“The miner’s goal, the problem that must be solved, is to generate a hash output that is below a certain value. The first miner to compute a value having this characteristic wins, and his version of the block will, after validation by the other miners, be added to the block chain discussed earlier in this chapter. For simplicity, imagine that the hash output was actually a number between 0 and 1,000,000 and that the first miner to get a hash output of less than 10,000 wins. The 10,000 acts as a threshold, and each block within Bitcoin contains a number whose sole purpose is to obtain the threshold.”
“…rising prices are a symptom of a devaluating currency, which occurs when more of it is present than there was before. It is interesting but not surprising that this transition in definition corresponds to a time over which paper currencies became further and further detached from gold and silver, a development which leads to higher prices.”
“Governments are good at cutting off the heads of a centrally controlled networks like Napster, but pure P2P networks like Gnutella and Tor seem to be holding their own.”
Bitcoin, in itself, may or may not survive up to the year 2140 when all bitcoins will have been mined, but the idea of a distributed, peer-to-peer and decentralized limited-supply currency is here to stay… Bitcoin’s major impact has been to allow the population of the world to reconsider how a currency should function.”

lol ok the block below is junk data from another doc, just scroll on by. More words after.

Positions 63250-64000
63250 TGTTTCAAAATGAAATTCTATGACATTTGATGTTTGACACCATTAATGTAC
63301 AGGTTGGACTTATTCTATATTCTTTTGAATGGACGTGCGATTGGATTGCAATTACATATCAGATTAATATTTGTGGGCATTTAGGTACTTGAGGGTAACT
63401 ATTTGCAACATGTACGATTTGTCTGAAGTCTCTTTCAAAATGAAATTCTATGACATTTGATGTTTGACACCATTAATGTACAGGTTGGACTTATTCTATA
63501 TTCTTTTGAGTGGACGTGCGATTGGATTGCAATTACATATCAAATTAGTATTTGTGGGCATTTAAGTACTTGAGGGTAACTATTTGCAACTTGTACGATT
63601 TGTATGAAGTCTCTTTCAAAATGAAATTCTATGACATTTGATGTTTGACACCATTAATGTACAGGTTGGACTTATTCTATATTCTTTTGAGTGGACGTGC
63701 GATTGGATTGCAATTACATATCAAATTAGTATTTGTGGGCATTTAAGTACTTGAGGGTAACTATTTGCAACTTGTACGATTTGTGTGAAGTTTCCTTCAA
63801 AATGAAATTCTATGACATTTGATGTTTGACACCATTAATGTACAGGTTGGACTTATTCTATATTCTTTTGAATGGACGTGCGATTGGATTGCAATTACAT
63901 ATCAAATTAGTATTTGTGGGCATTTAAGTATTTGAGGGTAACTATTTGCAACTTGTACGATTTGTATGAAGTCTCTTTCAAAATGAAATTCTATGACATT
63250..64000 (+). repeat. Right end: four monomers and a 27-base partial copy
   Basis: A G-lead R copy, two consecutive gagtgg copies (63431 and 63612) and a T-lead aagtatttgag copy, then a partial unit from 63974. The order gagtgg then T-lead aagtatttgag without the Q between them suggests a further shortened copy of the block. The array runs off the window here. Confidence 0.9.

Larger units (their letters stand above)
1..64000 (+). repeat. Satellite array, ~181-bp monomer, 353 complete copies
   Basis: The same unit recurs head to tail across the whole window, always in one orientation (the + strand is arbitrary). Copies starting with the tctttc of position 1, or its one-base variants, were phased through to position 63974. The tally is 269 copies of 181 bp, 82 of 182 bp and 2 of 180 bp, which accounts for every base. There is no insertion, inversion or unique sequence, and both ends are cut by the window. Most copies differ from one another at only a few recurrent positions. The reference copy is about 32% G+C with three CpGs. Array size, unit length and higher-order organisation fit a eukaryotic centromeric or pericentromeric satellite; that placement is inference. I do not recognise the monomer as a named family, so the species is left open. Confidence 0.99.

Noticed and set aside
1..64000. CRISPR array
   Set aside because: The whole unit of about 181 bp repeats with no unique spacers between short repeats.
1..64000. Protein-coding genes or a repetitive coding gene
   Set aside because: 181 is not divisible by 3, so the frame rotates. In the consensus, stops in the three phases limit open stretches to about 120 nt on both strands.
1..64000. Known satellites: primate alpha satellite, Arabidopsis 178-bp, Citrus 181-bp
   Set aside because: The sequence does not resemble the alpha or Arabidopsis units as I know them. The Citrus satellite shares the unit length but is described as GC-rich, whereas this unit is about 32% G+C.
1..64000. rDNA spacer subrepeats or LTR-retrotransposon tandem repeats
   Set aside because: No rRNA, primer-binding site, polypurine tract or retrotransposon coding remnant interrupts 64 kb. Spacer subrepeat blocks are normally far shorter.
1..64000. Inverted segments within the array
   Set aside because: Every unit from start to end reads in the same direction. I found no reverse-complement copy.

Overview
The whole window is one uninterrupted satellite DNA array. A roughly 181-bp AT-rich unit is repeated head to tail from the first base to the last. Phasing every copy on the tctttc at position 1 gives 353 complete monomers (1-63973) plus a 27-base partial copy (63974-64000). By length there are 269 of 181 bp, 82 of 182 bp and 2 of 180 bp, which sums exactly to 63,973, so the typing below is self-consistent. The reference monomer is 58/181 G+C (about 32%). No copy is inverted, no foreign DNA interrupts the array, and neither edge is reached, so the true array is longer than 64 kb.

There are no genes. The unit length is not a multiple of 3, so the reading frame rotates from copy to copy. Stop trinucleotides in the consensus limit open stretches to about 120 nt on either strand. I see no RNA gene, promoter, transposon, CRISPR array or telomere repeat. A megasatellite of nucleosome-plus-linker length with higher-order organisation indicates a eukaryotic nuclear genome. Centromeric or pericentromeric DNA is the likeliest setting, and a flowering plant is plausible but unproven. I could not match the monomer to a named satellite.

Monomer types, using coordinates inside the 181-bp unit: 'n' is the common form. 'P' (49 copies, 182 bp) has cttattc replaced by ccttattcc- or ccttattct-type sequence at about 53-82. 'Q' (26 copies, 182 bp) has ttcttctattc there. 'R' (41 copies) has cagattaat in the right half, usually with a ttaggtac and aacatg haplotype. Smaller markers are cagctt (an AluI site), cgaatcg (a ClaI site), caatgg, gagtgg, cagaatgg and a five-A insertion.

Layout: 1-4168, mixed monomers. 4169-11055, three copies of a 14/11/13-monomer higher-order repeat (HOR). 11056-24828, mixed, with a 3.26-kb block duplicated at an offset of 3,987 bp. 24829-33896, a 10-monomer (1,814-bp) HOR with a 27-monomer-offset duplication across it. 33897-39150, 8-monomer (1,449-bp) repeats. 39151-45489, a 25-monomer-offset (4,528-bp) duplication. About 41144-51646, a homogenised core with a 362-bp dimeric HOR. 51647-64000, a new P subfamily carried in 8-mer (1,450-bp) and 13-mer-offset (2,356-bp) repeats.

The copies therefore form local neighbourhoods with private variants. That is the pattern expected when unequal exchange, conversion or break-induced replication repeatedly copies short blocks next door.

The Verdict: The Book Of Satoshi Book Review
The Book Of Satoshi is truly unique. There have been many books dedicated to the history and potential future of Bitcoin, and many programming guides dedicated to the technical aspects, but none before had covered the extensive writings from the founder himself. As the book’s foreword pointed out, many people are fond of saying that the origins of Bitcoin are “shrouded in mystery” – but this is not true. Want to know the origins of Bitcoin? Read The Book Of Satoshi.
Along the way, many of the most frequent Bitcoin criticisms and questions are handled. Could governments take down crypto? Could a malicious attacker break into the blockchain? Could a thief use a public key to reverse-engineer the private key, with enough computing power? Is Bitcoin wasting too much electricity? Satoshi answered all of these questions at some point. With Phil Champagne’s commentary to aid, readers can get to the bottom of such thorny questions through the figure who knew Bitcoin better than anyone – Satoshi Nakamoto – because he invented it.
If you enjoyed this The Book Of Satoshi book review, then you would also enjoy my book – The Crypto Intro. My book is more of a hands-on how-to guide for getting started with crypto. Read The Book Of Satoshi for to understand what Bitcoin is and how it works, and read The Crypto Intro if you want to get your first wallet, buy your first Bitcoin, and begin using it for yourself!